Research ArticleCELL BIOLOGY

Horizontal genome transfer by cell-to-cell travel of whole organelles

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Science Advances  01 Jan 2021:
Vol. 7, no. 1, eabd8215
DOI: 10.1126/sciadv.abd8215
  • Fig. 1 Detection of fluorescent markers by confocal laser scanning microscopy in leaf cells of plants used for grafting experiments (Nuc-kan:YFP and Pt-spec:dsRed) and a plant obtained from horizontal plastid genome transfer (bottom panel).

    Nuc-kan:YFP plants express the YFP reporter protein from their nuclear genome, whereas Pt-spec:dsRed plants express the dsRed reporter from their plastid genome (fig. S1A). YFP fluorescence is represented in blue and occurs in the nucleus and the cytosol. dsRed fluorescence is shown in green and, together with the red chlorophyll fluorescence, occurs exclusively in the plastids. Plants originating from horizontal plastid genome transfer show all three fluorescences (bottom panel).

  • Fig. 2 SEM image of a graft junction.

    Upon formation of the graft union, callus tissue proliferates from both stems, thus sealing the gap between stock and scion and reestablishing intercellular communication. Later, some callus cells differentiate into phloem and xylem, mediating vascular reconnection of scion and stock.

  • Fig. 3 Intercellular exchange of plastid genomes during formation of the graft union.

    (A) Confocal images of callus cells within a (manually dissected) graft junction. Five different cell types can be distinguished. Types I and V represent Nuc-kan:YFP and Pt-spec:dsRed cells, respectively. Cells with a mixed population of plastids (types III and IV) originate from intercellular transfer of plastid genomes. Type II cells can arise through intercellular genome transfer but could alternatively represent YFP (protein or mRNA) exchange between neighboring cells. See text for details. Arrows mark transferred plastids. Note that transferred plastids are smaller than resident plastids (table S1). Nc, nucleus; Pt, plastid. (B) Callus cells forming a graft union. Within a single graft junction, multiple events of plastid genome exchange (▲) are detected, in addition to a number of events that represent either complete plastid genome exchange (i.e., complete replacement of the plastid population of the recipient cell) or macromolecular trafficking of the YFP (∆).

  • Fig. 4 Plastid mixing in grafted callus cells.

    (A) Callus grafting. Callus tissue was obtained by placing stem sections from Nuc-kan:YFP and Pt-spec:dsRed plants on regeneration medium. Tissue proliferating from the cambium ring was grafted by aligning callus explants with a micromanipulator and placing them between agarose blocks. Continued growth results in cell adhesion and tissue fusion. (B) Confocal images (with YFP and dsRed fluorescences merged) of the graft junction before (left) and after (right) cell adhesion. Nuc-kan:YFP cells contain plastid genomes acquired from Pt-spec:dsRed (white dashed box). The red dashed line indicates the border between the grafted tissues. (C) Images of individual callus grafts with cells containing a mixed population of plastids. The top panel shows an event of plastid genome transfer from a Nuc-kan:YFP cell into a Pt-spec:dsRed cell. The two bottom panels show transfer events from Pt-spec:dsRed into Nuc-kan:YFP cells. Note the initially small size of the acquired plastids (arrows) within the adhered callus cells (top and middle panels). They later regain normal size (bottom panel). (I) and (II) indicate two independent transfer events in adjacent cells. Costaining of cell walls reveals protrusions of adhered callus cells (asterisks in top and middle panels) and irregular staining of the cell walls after establishment of the graft union (bottom).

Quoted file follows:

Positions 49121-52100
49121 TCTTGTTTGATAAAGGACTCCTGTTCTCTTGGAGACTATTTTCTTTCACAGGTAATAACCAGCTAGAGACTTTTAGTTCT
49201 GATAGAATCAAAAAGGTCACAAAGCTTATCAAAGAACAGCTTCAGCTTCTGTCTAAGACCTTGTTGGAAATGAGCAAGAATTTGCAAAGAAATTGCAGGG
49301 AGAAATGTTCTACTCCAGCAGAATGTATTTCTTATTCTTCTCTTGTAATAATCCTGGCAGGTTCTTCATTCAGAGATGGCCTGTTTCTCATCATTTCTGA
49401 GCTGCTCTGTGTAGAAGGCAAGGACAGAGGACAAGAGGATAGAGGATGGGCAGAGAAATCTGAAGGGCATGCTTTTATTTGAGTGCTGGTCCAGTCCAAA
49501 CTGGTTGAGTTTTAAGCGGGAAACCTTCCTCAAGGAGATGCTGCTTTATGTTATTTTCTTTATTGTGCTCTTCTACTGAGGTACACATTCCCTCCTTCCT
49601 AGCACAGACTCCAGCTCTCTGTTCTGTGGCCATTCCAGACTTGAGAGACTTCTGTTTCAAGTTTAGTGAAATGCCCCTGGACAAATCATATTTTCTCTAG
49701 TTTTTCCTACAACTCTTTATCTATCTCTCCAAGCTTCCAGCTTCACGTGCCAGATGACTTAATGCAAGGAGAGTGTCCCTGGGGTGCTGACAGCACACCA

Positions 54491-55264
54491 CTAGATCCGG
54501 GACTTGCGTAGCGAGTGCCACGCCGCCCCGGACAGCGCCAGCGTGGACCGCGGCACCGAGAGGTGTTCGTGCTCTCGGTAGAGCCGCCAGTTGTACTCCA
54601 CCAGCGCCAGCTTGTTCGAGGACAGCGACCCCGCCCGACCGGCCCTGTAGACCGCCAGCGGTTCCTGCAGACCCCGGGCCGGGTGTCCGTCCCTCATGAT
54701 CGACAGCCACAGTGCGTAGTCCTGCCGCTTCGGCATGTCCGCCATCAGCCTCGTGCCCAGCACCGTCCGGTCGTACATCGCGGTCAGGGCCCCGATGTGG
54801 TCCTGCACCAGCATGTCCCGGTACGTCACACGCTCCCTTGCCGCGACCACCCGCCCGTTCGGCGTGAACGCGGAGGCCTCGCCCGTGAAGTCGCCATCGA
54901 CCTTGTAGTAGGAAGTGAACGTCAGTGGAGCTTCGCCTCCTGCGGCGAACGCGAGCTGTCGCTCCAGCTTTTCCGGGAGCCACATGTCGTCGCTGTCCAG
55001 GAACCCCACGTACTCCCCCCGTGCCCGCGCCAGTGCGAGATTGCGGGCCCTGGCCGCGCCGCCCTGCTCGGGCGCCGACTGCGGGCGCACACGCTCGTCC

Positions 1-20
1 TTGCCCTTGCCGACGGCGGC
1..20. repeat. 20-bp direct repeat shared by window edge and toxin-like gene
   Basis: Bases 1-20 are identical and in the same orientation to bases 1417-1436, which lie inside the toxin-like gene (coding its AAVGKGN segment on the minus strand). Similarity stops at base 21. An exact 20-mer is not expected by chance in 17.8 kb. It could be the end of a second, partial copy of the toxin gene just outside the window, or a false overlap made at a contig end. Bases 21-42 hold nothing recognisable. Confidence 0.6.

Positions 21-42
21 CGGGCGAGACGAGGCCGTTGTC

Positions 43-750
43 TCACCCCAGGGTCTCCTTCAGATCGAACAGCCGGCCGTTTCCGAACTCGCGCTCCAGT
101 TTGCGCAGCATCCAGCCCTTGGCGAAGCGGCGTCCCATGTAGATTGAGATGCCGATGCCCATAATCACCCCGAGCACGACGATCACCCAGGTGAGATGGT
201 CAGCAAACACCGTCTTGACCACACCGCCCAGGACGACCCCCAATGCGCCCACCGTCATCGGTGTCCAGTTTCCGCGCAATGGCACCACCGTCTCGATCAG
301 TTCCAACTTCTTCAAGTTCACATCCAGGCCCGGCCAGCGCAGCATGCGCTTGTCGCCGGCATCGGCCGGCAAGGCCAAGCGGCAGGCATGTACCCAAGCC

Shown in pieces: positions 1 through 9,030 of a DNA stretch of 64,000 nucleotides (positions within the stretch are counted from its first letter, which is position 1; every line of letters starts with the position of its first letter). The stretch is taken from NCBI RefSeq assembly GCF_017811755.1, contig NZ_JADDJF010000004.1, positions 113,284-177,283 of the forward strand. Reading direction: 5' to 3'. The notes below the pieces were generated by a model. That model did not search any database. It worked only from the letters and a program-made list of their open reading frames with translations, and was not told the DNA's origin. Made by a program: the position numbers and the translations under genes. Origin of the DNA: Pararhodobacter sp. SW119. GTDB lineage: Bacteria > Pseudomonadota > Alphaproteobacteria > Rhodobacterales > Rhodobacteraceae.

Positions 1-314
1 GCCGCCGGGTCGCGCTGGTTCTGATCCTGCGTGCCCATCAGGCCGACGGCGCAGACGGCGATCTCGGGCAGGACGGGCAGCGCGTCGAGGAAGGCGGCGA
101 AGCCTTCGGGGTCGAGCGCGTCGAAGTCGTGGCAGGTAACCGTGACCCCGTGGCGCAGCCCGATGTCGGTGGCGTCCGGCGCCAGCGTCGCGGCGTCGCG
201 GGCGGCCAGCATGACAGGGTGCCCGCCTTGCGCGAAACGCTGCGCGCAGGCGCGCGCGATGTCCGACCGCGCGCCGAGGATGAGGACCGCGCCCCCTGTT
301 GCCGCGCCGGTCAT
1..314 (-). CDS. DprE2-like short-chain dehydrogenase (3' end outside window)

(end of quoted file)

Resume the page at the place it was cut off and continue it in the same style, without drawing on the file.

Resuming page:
• Fig. 5 Cell wall pores allow exchange of large cellular structures between callus cells.

    (A) Overview electron microscopy image (S3EM) of a cryo-fixed callus assembly containing cells with transferred plastid genomes. The black box indicates a pair of adhered cells at the graft junction; the red dotted line marks the border between the grafted tissues. (B) BSE images of eight consecutive 70-nm-thick sections (z-stack) spanning the cell wall contact zone of two adhered callus cells [within the boxed area in (A)]. The middle lamella between the cells identifies them as adhered cells (cells A and B) rather than daughter cells. By contrast, no middle lamella is present between cell B and cell C [in (A)]. (C) Tomogram of a cell wall (magenta) between adhered callus cells. The tomogram reveals a direct cytoplasmic connection (arrow) and organelles (green) that are small enough for direct passage. (D) Individual cell wall openings between adhered callus cells (marked by red dotted lines) identified by electron microscopy. M, mitochondrion; V, vacuole; CW, cell wall.

  • Fig. 6 Budding callus cells in graft unions.